Is Braxton Miller Right to Complain that He Carried the Football Too Much?

By Ross Fulton on December 17, 2013 at 12:45p

In accepting his second Silver Football award this week, Braxton Miller seemingly criticized how often Urban Meyer and Tom Herman asked him to carry the football. Miller's full quote is not available, but according to the Chicago Tribune's Teddy Greenstein, the number of rushing attempts is influencing Miller's interst in entering the NFL draft.

Miller is wary of exposing himself to the kind of injury he suffered in September, a sprained left knee. He attempted 153 rushes this season (down from 227 last year), averaging 16.5 in the Buckeyes' final four games. He said he's “getting tired” of the pounding and is well aware Ohio State will lose four senior starters on its offensive line.

He wants to develop as more of a traditional, pro-style quarterback, saying: “We recruit running backs. They're on scholarship too.”

Does Miller have a legitimate gripe regarding his use?

Apples to Apples

To analyze, we must distinguish the three ways Miller gets rushing attempts. The first is scrambling. These are not called runs at all, but an outgrowth of the passing game. Miller's scrambling threat enhances his effectiveness as a passer and as a player. It limits the amount of man coverage an opposing defense plays, because by playing men defenders' backs are turned away from the line of scrimmage, providing Miller chunk yardage before the defense reacts. As such, runs on scramble should be included as passing yardage.

Miller demonstrated this against Michigan State. His scrambling versus the Spartans' pattern matching cover 4 led to his biggest runs that day, and allowed Ohio State to claw back into the game.

It goes without saying that the decision to scramble rests with Miller – not Meyer or Herman. And it influences how Miller reacts on passing plays. Miller knows he is a such a good athlete that he holds the football in the pocket, rather than trying to fit throws into tight windows or throw the ball away. Presumably, Miller would continue to scramble with some frequency in an NFL uniform, as it is his ultimate fallback weapon.

Reading is Fundamental 

The next chunk of Miller's rushing attempts come on read plays. The amount Miller must run on such plays is a mixed bag. A read play's purpose is to hold one defender with the quarterback run threat, allowing the offense to re-equate numbers and apply better blocking at the point of attack. But a threat does not work unless the offense is willing to act upon it, so a quarterback must be prepared to keep.

That being said, the default on read plays is generally to give, and Miller could lessen his attempts by being more consistent with reads. No quarterback will always make the correct read. And Miller has improved.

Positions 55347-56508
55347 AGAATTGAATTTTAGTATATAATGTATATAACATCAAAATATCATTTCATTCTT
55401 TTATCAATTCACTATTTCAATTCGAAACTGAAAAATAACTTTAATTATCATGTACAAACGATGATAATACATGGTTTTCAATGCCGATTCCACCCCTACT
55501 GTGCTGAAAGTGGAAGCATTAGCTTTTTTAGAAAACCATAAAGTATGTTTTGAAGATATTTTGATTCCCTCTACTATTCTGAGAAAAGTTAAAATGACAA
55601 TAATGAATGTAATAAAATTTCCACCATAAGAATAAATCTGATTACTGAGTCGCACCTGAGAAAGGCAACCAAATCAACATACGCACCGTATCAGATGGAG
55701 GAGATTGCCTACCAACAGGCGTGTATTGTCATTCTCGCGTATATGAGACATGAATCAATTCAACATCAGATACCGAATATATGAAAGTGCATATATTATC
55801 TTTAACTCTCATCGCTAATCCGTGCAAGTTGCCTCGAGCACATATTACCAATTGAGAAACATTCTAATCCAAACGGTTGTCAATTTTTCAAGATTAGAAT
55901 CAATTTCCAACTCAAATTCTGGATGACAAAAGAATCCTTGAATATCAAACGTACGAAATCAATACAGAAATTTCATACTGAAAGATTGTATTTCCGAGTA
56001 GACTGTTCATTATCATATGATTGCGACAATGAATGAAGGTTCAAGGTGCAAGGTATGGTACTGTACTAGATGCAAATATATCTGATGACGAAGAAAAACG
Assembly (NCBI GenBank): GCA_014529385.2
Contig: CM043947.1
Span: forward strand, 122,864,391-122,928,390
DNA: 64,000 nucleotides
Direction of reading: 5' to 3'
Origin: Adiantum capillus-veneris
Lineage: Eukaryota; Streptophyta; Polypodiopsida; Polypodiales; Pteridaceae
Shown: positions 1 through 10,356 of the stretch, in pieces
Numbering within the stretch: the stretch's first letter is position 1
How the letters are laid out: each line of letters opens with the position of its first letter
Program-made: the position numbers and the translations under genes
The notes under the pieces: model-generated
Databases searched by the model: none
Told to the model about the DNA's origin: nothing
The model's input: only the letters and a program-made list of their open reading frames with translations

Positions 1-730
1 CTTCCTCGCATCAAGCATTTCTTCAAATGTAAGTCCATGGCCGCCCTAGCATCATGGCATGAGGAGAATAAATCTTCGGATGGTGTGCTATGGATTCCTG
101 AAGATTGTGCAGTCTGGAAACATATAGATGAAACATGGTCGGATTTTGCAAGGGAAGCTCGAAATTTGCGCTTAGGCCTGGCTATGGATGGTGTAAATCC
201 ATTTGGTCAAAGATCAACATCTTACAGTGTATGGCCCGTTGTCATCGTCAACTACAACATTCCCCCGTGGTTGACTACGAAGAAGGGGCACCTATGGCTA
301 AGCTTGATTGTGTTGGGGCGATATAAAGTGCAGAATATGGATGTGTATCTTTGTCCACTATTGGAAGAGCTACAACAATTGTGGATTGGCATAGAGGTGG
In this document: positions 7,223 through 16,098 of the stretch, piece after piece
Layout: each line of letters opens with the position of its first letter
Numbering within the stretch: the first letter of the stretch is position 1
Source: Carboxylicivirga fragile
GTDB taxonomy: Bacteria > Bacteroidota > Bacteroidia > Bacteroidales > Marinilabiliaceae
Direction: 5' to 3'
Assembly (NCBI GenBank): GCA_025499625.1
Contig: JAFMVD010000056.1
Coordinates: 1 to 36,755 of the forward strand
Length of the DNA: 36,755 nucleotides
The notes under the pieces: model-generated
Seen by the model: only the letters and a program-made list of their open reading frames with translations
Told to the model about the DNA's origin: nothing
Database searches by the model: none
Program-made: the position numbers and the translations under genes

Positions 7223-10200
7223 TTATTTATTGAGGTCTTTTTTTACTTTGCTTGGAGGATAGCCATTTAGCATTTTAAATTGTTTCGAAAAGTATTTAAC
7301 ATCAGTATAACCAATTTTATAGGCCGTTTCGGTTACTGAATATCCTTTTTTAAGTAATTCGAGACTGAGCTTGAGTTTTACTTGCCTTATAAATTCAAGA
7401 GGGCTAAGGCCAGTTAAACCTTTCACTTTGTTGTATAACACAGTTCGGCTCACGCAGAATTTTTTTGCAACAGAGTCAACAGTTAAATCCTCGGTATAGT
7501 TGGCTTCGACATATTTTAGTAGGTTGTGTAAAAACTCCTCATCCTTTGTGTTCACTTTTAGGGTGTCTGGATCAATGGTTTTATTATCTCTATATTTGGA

But he at times still pre-determines whether to give or keep, particularly with inverted veer. Miller kept on every inverted veer against the Spartans, including a critical third and four, where giving to Jordan Hall likely results in a first down. The Spartan force defender has his shoulders turned towards Miller, and Michigan State has no one left to account for Hall.

Read plays are the foundation of Meyer's offense, so that will not change and Miller will get carries on such plays – though his carries can be limited. But an NFL team that drafted Miller will also presumably utilize the zone read, as NFL coaches have done with other young quarterbacks coming from spread systems. Granted, Miller will be getting paid to run those read plays, but it is hard to imagine an NFL team would utilize Miller as a "traditional, pro-style quarterback" – at least initially. 

Dialing Your Number

That brings us to the last source of Miller's rushing attempts, which is designed quarterback runs such as counter trey.

Meyer and Herman are chary with such runs unless and until the Buckeyes are playing a quality opponent such as Michigan State. For instance, Ohio State did not use lead outside zone all season until they faced the Spartans.

But it is no coincidence that Miller's rushing attempts rose in the last month as the passing game became less efficient. Lou Holtz once said that an offense must do two of the following well – run the football, run option, and pass. In other words, you must threaten the defense in multiple ways. So as the Buckeye passing game regressed, Miller's running ability became increasingly important. 

That is not to lay the blame for Miller's increased running solely on his passing. Wind, snow, and underwhelming wide receiver play all contributed to a less effective passing game. But blame aside, the Buckeye offense could not succeed with a less than 50% completion rate unless Miller threatened the defense as a runner. 

Continuing the Evolution

As Greenstein notes, Miller's carries were reduced from 228 last season to 153 this year, albeit in two less games. And the reduced carries are a reflection of Miller's improvement as a passer. Miller's carries are most directly determined by the number of called designed runs, and such plays are less necessary when the Ohio State offense better threatens the defense with the pass. If Miller continues to make strides as a passer, his number of carries will further fall.

But Miller's rushing attempts are likely a side note to whether Miller opts for the draft. Miller would undoubtedly be featured in a more pass happy offense next season, but his comments indicate he wants to leave for the NFL if he receives back a draft evaluation to his liking.  Only Miller can say what grade he needs to hear to leave, but if he received a first or perhaps even second round evaluation it would be difficult to blame him for leaving early. 

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